AN ANTI-AGEING PILL AT LAST?
A new supplement called nicotinamide riboside – closely related to vitamin B3– is causing a bit of a stir for its potential anti-ageing effects.Researchers who have looked at the supplement say its benefits all hinge on its ability to raise blood levels of nicotinamide adenine dinucleotide (NAD+). This Compound activates sirtuins, thought to be responsible for the beneficial effects that restricting calorie consumption can have on healthy ageing and longevity.In the latest pilot study, shortly to be published in the journal Nature Communications, University of Colorado Researchers found that taking four 250mg capsules a day of nicotinamide riboside promoted healthier arterial ageing (blood vessels that weren’t as stiff), and reduced blood pressure.Other benefits that have been mooted for the supplement include improving the body’s sensitivity to insulin, boosting the effects of exercise, protecting the brain and resisting the harmful effects of a high-fat diet.It’s too early to know if it really can offer measurable benefits and it needs more independent research (the latest study was funded by ChromaDex who makes the supplement). It’s expensive too and you could probably get similar benefits by daily 16-hour fasting (when you stop eating at 8 pm and don’t eat until noon) – but watch this space!
AN ANTI-AGEING PILL AT LAST? Photo Gallery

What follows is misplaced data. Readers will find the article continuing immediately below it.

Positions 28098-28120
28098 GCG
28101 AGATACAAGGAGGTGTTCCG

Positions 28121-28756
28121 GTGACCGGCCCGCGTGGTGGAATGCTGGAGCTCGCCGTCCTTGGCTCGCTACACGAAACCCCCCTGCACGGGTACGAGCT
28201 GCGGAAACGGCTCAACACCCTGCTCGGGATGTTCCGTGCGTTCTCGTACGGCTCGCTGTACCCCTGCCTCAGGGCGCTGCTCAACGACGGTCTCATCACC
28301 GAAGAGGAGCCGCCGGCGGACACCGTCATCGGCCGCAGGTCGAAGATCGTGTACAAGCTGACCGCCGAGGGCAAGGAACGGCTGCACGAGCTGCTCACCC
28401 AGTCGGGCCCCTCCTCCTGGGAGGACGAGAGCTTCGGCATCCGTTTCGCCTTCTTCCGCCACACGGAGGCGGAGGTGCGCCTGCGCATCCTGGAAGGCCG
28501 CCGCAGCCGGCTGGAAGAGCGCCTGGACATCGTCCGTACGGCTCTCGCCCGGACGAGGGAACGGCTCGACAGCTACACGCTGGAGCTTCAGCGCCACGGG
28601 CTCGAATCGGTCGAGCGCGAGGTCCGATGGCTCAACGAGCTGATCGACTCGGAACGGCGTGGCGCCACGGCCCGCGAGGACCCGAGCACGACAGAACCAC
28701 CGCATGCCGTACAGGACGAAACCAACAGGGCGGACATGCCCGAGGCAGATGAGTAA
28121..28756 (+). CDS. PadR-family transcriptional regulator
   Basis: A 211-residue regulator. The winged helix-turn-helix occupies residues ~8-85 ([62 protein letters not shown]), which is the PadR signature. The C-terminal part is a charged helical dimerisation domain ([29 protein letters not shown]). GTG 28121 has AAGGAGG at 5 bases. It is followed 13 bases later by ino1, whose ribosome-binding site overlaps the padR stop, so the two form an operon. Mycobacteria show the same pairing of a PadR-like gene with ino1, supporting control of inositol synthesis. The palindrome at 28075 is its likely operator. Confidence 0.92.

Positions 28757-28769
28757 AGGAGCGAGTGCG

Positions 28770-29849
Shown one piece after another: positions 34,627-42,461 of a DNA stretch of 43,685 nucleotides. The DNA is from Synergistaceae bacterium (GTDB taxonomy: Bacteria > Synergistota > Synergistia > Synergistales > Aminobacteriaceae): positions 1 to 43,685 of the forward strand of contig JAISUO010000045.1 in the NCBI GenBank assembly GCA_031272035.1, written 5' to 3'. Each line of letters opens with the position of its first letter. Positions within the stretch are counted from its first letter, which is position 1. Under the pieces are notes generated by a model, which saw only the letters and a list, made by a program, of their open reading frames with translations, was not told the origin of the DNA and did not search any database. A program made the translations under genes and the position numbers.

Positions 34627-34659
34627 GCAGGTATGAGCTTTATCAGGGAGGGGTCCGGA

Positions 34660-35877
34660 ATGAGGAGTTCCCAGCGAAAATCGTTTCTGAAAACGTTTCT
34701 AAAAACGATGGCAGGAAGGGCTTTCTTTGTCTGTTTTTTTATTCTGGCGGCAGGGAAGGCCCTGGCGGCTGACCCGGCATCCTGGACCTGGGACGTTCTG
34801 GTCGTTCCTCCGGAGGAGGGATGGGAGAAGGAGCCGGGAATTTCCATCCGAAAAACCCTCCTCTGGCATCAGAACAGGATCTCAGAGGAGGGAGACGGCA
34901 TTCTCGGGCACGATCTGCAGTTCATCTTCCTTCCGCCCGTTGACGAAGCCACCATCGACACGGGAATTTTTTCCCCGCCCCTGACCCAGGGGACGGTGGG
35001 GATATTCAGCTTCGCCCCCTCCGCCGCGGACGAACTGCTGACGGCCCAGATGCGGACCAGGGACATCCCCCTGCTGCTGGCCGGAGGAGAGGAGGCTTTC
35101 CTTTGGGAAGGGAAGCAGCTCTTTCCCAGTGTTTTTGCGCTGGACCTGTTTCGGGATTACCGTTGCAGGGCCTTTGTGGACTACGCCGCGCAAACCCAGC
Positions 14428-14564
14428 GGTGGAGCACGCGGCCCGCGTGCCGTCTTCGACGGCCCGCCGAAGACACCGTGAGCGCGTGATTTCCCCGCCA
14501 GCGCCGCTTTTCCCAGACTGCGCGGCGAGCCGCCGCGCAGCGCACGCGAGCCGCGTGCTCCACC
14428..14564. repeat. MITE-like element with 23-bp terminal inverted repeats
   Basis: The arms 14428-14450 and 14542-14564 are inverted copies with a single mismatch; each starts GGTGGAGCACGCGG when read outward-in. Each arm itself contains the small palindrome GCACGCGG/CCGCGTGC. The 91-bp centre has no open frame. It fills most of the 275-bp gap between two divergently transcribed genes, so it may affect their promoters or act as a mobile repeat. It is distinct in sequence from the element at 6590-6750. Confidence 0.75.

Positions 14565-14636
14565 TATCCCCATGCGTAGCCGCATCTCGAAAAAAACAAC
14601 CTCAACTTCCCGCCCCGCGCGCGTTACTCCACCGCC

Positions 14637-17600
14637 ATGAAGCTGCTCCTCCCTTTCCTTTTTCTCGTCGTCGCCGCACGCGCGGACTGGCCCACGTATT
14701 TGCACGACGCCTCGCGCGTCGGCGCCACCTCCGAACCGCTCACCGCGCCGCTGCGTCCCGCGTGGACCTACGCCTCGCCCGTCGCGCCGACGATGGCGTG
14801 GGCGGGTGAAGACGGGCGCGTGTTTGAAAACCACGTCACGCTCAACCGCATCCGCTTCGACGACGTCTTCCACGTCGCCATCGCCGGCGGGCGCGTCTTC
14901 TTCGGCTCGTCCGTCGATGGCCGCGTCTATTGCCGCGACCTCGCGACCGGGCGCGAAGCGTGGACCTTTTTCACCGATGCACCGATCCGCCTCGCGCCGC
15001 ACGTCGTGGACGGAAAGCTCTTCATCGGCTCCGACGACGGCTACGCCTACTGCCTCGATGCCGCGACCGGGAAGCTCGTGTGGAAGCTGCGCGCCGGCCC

If you’re vegan, you should take a vitamin B12 supplement every day, says a new statement from Germany’s Nutrition Society. I agree – the vitamin does not occur naturally in plant foods and is essential for a healthy nervous system,for a properly functioning immune system and for fighting fatigue.Some foods – such as plant-milk alternatives, soya yoghurts and breakfast cereals, for example – may be fortified with vitamin B12, but it can be patchy to obtain it this way unless you’re constantly pouring over labels or eating the same set of foods every day.Your body absorbs vitamin B12 more efficiently if taken in frequent small amounts, so the Vegan Society Recommends a daily supplement of 10 micrograms (or a whopping 2,000 in a single weekly dose!). Remember to check the supplement doesn’t contain any animal-sourced ingredients – for more information, go to vegan society.co.uk.
Q Is it true that non-stick pans get toxic when their surface is worn?A There’s an ingredient in many non-stick pans called PFOA perfluorooctanoic acid, which is part of a family of perfluoroalkyl chemicals also found in everything from stain-resistant fabrics to water and food packaging. There’s concern that long-term exposure to perfluoroalkyls in the environment could increase risk of cancer and hormone disturbances, and the US Environmental Protection Agency is consulting to develop a new management plan for the chemicals. Fortunately, studies suggest minimal transfer of PFOA from non-stick pans to food, but I’d still get a new pan if yours is scratched or flaky, and use wooden utensils. Or buy cookware that states it’s PFOA free, such as GreenPan ceramic pans; greenpan.co.uk.